# Laplacian nlopt

Here we propose to solve the following problem, finding the parameters b,c,d solution of the following homogeneous heat equation

\begin{cases} \begin{aligned} -\nabla\cdot(\kappa\nabla u) &=0 \quad \text{on}\;\Omega \\ u &= g \quad \text{on}\;\partial\Omega \end{aligned} \end{cases}

with \kappa\rightarrow\kappa(\kappa_0,\kappa_1,\kappa_2) and where \Omega denotes the whole domain, \partial\Omega denotes the boundary of the domain such that these parameters verify the observation u_\text{obs} .

In other words, the goal is to minimize an objective function J(\kappa_0,\kappa_1,\kappa_2)

\min_{\kappa_0,\kappa_1,\kappa_2\in\mathbb{R}} J = \frac{1}{2}\int_{U} (u-u_\text{obs})^2

with U\in\Omega an open subset of all observable measures.

 In practice, observations are often boundary measurement taken on a subset of the domain boundary U\subseteq\partial\Omega . Thus arise concerns about existence and uniqueness of solution for the inverse problem, especially if observations does not cover the whole boundary.

For the following example, we take U=\Omega and we define

\kappa=1+{\kappa_0}_{\vert_{I_0}} + {\kappa_1}_{\vert_{I_1}} + {\kappa_2}_{\vert_{I_2}}

where I_0, I_1, I_2 are different subset (inclusions) of \Omega .

We add a small perturbation to the given parameter b, c, d denoted

\begin{aligned} \kappa_0^\delta = \kappa_0 + \alpha\delta \kappa_0 \\ \kappa_1^\delta = \kappa_1 + \alpha\delta \kappa_1 \\ \kappa_2^\delta = \kappa_2 + \alpha\delta \kappa_2 \end{aligned}

for \alpha\in\mathbb{R} . Then u^\delta=u+\alpha\delta u is the perturbed solution of the equation

\begin{cases} \begin{aligned} \displaystyle -\nabla\cdot(\kappa^\delta \nabla u^\delta) &= 0 \quad \text{on}\;\Omega \\ u^\delta &= 0 \quad \text{on}\;\partial\Omega \end{aligned} \end{cases}

where the diffusion coefficient for the perturbation \kappa^\delta \rightarrow \kappa( \kappa_0^\delta, \kappa_1^\delta, \kappa_2^\delta )

Lets note \delta J the shift for the cost function J such that

\begin{aligned} \delta J &=J(\kappa_0^\delta, \kappa_1^\delta, \kappa_2^\delta) - J(\kappa_0,\kappa_1,\kappa_2) \\ &=\frac{1}{2}\int_U (u^\delta - u_\text{obs})^2 - (u-u_\text{obs})^2 \\ &=\frac{1}{2}\int_U (u^\delta - u)(u^\delta+u-2 u_\text{obs}) \\ &=\frac{1}{2}\int_U (u^\delta - u)( (u^\delta-u_\text{objs}) + (u - u_\text{obs}) ) \\ \end{aligned} If we divide by \alpha and look when \alpha\rightarrow 0 , then we have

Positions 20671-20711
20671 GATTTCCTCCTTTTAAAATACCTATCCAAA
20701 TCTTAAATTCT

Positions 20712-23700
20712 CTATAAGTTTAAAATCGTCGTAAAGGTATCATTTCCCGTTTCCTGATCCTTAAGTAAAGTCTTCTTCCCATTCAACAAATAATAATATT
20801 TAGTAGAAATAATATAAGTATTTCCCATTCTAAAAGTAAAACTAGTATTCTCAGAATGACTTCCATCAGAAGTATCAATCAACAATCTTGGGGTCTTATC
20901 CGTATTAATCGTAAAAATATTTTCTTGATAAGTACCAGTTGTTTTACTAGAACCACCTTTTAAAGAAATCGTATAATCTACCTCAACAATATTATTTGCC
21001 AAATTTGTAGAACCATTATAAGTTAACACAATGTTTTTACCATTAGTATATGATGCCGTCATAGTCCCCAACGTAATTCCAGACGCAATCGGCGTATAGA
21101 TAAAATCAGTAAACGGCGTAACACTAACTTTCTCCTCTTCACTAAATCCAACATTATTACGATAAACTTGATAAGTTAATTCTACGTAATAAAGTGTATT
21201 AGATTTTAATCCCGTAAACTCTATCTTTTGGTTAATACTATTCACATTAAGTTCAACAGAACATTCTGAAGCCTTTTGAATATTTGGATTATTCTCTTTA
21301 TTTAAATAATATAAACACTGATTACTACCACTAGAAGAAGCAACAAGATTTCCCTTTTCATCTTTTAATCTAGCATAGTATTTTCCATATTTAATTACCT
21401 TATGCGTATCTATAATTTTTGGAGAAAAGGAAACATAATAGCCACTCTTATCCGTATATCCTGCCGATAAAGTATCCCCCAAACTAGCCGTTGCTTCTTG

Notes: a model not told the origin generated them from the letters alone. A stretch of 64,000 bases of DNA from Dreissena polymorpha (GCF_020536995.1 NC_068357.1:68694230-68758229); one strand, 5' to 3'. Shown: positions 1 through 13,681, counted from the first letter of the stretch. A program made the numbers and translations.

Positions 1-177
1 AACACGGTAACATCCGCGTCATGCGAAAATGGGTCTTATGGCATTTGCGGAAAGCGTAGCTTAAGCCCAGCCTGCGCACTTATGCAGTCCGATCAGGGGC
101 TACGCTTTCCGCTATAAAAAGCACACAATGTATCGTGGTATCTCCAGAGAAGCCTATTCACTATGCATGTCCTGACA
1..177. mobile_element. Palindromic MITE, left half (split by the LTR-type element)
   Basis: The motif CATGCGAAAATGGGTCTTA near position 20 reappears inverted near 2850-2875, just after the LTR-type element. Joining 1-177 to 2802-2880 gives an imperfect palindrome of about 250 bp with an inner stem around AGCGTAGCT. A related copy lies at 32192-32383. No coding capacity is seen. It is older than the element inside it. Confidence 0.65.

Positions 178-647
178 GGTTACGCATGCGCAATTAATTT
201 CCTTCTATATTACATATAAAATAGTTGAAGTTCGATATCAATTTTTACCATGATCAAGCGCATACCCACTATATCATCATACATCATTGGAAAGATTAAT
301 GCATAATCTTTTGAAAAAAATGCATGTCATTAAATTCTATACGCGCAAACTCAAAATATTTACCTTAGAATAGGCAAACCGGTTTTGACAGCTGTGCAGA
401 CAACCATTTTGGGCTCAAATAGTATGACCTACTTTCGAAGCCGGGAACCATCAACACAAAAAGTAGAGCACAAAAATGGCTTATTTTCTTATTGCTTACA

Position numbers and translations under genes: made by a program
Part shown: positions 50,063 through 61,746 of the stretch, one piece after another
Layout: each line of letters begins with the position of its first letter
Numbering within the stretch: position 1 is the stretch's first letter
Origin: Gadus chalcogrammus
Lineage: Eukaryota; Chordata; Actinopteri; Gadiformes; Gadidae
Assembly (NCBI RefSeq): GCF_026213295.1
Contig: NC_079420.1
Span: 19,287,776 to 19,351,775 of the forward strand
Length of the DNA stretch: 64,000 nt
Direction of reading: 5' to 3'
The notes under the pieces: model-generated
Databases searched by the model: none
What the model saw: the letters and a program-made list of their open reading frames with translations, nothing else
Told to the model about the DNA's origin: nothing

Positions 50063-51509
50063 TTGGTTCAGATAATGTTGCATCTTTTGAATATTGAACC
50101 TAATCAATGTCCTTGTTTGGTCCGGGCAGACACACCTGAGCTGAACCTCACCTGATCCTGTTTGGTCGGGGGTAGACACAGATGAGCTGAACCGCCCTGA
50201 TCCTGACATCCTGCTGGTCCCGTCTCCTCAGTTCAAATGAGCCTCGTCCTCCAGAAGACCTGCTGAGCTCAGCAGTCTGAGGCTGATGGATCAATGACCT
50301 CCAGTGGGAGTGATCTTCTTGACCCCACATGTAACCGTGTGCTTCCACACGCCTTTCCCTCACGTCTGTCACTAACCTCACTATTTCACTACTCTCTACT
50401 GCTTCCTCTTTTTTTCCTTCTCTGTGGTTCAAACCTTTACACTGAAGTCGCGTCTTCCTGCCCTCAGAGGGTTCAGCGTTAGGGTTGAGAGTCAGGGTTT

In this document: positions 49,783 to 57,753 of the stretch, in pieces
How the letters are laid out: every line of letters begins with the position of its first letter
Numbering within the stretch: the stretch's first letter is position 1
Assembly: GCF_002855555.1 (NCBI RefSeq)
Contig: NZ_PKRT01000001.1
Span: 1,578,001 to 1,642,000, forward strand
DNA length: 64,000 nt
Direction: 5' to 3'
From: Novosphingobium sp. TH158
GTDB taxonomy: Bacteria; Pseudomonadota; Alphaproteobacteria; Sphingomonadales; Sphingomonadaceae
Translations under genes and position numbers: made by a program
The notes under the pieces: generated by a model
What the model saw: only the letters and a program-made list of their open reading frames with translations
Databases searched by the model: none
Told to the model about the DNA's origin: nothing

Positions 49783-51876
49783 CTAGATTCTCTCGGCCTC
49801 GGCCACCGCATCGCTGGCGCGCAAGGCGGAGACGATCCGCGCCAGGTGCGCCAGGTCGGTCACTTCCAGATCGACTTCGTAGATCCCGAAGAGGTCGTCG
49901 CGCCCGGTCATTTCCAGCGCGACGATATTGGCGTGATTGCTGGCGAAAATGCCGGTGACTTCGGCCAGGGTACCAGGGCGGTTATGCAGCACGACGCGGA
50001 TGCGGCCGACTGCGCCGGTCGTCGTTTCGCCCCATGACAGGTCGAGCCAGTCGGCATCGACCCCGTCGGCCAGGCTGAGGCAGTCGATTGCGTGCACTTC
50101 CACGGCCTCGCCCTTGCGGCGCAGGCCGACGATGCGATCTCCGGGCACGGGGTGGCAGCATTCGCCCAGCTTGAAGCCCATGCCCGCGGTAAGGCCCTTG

\delta J \approx \int_U \delta u(u - u_\text{obs})

Now we desire a method to compute the gradient. We consider the following linear tangent model deduced from two previous system of equations. We have

-\nabla\cdot(\kappa^\delta \nabla u^\delta) = -\nabla\cdot(\kappa \nabla u)

We introduce a state variable p (the adjoint) chosen appropriately as we will see further. We multiply the previous model by this variable and integrate on the domain.

-\int_\Omega \nabla\cdot(\kappa^\delta \nabla u^\delta) p = -\int_\Omega \nabla\cdot(\kappa \nabla u) p

Then writing the weak form we have

\int_\Omega \kappa^\delta \nabla u^\delta \nabla p -\int_\Omega\kappa^\delta \frac{\partial u^\delta}{\partial\mathbf n}p = \int_\Omega \kappa\nabla u\nabla p -\int_\Omega\kappa\frac{\partial u}{\partial\mathbf n}p

we expand the perturbed diffusion coefficient as \kappa^\delta=\kappa +\alpha\delta\kappa and rearrange terms by u^\delta -u ( =\alpha\delta u ). We divide by \alpha as previously and makes \alpha\rightarrow 0 , we have

\int_\Omega \kappa \nabla \delta u \nabla p -\int_{\partial\Omega} \kappa \frac{\partial \delta u }{\partial\mathbf n}p \approx -\int_\Omega \delta\kappa\nabla u \nabla p +\int_{\partial\Omega} \delta\kappa \frac{\partial u}{\partial\mathbf n}p

We integrate by part a second time

-\int_\Omega \delta u \nabla\cdot(\kappa \nabla p) +\int_{\partial\Omega} \left( \kappa \frac{\partial p }{\partial\mathbf n}\delta u - \kappa \frac{\partial \delta u }{\partial\mathbf n}p \right) \approx \int_\Omega u \nabla\cdot(\delta\kappa \nabla p) -\int_{\partial\Omega} \left( \delta\kappa \frac{\partial p}{\partial\mathbf n}u +\delta\kappa \frac{\partial u}{\partial\mathbf n}p \right)

we obtain finally for p=0 on the boundary

-\int_\Omega \delta u \nabla\cdot(\kappa \nabla p) \approx \int_\Omega u\nabla\cdot(\delta\kappa \nabla p)

Now to compute the gradient, we recall the previous equation for J and we deduce from build from the previous equation the following model (adjoint equation) for the state variable p

\begin{cases} \begin{aligned} \displaystyle -\nabla\cdot(\kappa\nabla p) &= (u - u_\text{objs}) \\ u &= 0 \quad \text{on}\;\partial\Omega \end{aligned} \end{cases}

If we multiply this equation by u^\delta-u and integrate over the domain, we obtain

\begin{aligned} -\int_\Omega \nabla\cdot(\kappa\nabla p)(u^\delta-u) &= \int_\Omega (u - u_\text{objs})(u^\delta - u) \\ &\approx \int_\Omega (u - u_\text{objs})\delta u \\ &\approx \delta J \end{aligned}

Now if we write the weak form of this equation, we have

\delta J \approx\int_\Omega \kappa\nabla p\nabla \delta u -\int_{\partial\Omega} \kappa\frac{\partial p}{\partial\mathbf n} \delta u

We apply the boundary condition

\begin{aligned} \delta J &=\int_\Omega \kappa\nabla p\nabla\delta u \\ &=-\int_\Omega \delta\kappa\nabla p\nabla u \end{aligned}

We recall \kappa chosen as

\kappa=1+{k_0}_{\vert_{I_0}} + {k_1}_{\vert_{I_1}} + {k_2}_{\vert_{I_2}}

Then the we deduce the gradient from the derivatives

\nabla J(\kappa_0,\kappa_1,\kappa_2) = \left( -\int_{I_0} \nabla p\nabla u, -\int_{I_1} \nabla p\nabla u, -\int_{I_2} \nabla p\nabla u \right)

So now we have a method to compute the gradient.